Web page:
Frodo was waiting a while for some eggs to sit on. Well, some real eggs. The trouble with using a broody hen to hatch eggs is that you just have to run with whatever eggs you can get your hands on when she does go broody. I bought 12 fertile Australorp eggs that were being posted to me. Of course, just after this, some eggs from a good source within decent driving distance became available. I was hoping Georgiana would go broody so I could get some of the second lot of eggs for her. After about four days of semi-broodiness she pulled herself right out of it. Georgiana! This is not what I’m used to. Meanwhile, Frodo was sitting fast in the top nestbox on three fake eggs. I got her out once a day for her eat-drink-poop-activity break. But she needed to move. She was hogging the top nestbox and it was no place to hatch babies.
I spent some time preparing the old coop, turning it into a Broody Coop. I needed to make a new ramp, so I made an entrance platform, then a ramp going up one side. I wanted the ramp to be wide for big hens and scampering chicks. I was doing everything in a rush with what I had on hand, so I didn’t measure everything out. The platform needed to go under the coop a little to be attached, which shortened it and the ramp couldn’t line up flush with the wall because the leg of the coop sticks out a bit. This means that there is a noticeable discrepancy with the widths of the platform and ramp. Also, I had to add a little railing to cover the gaping hole between ramp and coop. I can always make adjustments later on.
I also unscrewed the remaining nestbox framing so the floor of the coop is all open. The nestboxes weren’t really big enough for a large hen, let alone one with a lot of eggs to sit on, and I did not want to risk breakages on the wooden floor. I filled the coop with wood shavings and added a cardboard banana box full of wood shavings for a roomy nestbox. Food and drink stations were also added.
I was so excited for the eggs to arrive. But they were taking a while. Six mornings after the eggs had been sent, there was still no sign of them, which was weird and frustrating. Even if the eggs did arrive soon they might not be viable after that length of time, especially not knowing when they were actually laid. I enacted Plan B. The Little Fulla and I went for a drive and got six Australorp eggs from source #2. I let them rest for a few hours, then put them, along with eight of my own eggs from Lorelai and Sookie that I’d been saving, into the nice big nestbox in the newly re-purposed Broody Coop. Lorelai and Sookie are unrelated to my rooster, Mr Bingley. They are silver laced and gold laced Wyandottes and he is a probably 3/4 Australorp. So they will be pretty crossbred babies. If Mr Bingley is really a blue Australorp-type with just red leakage, the chicks ought to be either black or blue laced (blue with dark lacing), potentially with some red in their feathers. Anyway, that meant 14 eggs for Frodo.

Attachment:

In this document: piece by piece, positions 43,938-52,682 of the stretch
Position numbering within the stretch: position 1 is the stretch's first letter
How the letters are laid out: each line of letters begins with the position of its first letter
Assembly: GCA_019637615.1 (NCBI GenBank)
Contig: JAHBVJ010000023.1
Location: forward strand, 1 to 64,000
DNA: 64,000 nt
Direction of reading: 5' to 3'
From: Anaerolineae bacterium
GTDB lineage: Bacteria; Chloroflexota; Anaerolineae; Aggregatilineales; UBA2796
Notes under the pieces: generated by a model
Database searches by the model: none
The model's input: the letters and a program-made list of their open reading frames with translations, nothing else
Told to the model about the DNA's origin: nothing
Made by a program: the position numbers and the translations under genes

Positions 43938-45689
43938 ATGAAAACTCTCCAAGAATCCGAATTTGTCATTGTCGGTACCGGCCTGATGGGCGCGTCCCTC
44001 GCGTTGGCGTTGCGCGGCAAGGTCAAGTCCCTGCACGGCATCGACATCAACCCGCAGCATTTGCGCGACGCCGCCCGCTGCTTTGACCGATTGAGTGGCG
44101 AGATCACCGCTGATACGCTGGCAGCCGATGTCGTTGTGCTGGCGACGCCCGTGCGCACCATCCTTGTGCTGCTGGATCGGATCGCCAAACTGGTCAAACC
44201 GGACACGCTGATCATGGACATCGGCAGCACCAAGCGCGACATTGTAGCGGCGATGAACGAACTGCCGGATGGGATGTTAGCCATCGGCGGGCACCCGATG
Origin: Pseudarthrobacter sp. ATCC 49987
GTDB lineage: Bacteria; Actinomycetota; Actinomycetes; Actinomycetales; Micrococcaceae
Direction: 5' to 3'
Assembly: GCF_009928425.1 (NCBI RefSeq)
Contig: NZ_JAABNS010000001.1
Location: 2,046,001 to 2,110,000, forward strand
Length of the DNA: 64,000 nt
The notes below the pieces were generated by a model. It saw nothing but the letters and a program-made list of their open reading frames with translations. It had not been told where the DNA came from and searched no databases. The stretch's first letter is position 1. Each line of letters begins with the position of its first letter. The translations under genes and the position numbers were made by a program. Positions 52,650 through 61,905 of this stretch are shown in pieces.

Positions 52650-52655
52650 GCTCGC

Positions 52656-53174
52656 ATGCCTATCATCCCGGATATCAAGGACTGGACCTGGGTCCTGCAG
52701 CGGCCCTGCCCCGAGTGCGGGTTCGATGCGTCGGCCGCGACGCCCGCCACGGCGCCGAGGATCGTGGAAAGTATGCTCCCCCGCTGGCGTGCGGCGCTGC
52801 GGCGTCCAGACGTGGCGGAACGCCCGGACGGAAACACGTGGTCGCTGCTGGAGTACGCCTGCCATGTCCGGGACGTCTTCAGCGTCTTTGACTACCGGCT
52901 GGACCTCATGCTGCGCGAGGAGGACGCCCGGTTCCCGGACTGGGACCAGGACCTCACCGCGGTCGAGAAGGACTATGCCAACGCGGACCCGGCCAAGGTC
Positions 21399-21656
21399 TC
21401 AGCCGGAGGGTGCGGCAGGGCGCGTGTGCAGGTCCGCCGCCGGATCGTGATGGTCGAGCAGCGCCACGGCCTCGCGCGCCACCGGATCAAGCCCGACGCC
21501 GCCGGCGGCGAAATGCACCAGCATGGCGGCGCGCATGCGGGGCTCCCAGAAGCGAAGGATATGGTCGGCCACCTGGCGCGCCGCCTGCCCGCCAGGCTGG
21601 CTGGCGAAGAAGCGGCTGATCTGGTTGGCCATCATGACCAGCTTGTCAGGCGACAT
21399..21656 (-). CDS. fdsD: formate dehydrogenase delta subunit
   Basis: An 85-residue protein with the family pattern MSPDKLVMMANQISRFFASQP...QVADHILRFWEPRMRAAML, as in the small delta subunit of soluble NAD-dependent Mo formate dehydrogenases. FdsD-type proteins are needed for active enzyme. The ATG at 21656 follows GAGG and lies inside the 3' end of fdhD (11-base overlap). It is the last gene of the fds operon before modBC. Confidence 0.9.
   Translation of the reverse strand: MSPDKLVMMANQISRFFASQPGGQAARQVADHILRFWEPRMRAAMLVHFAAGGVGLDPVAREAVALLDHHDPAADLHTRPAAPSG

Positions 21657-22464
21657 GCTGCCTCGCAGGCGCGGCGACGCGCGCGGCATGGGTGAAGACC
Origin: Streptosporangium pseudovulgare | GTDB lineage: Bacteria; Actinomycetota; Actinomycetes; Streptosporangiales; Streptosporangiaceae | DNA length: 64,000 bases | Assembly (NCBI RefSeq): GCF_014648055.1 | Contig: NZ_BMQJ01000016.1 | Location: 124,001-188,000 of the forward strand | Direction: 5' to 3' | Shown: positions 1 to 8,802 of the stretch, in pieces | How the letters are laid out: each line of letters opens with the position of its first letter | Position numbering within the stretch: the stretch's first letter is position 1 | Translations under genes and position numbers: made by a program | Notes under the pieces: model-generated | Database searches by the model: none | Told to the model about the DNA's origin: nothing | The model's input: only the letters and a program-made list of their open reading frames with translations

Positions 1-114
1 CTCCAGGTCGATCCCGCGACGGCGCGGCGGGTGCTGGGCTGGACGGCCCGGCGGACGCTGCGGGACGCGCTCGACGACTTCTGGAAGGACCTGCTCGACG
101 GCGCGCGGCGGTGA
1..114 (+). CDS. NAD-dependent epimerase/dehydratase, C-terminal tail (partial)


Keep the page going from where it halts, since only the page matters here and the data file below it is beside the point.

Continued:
Frodo was introduced to her new maternity suite and nest full of eggs. It was night time. I should have stuck with my gut and moved her when it was light enough to still see. She did not want to go into the carboard nestbox, she went back to old coop habits and opted for a spot against a wall. I just left her until the morning when I knew seeing the eggs would make a difference. She settled on the eggs at 7am, making soft noises to them, and that was that. I have food and water in the coop for her but she will not get up of her own accord. She will not poop in the coop. This means I still have to get her up every afternoon and show her the door. She will go off and have a proper break outside, inducing stares and strange noises from the other hens. Lorelai sometimes makes a weird screeching noise that sounds kind of like an eagle. That is funny.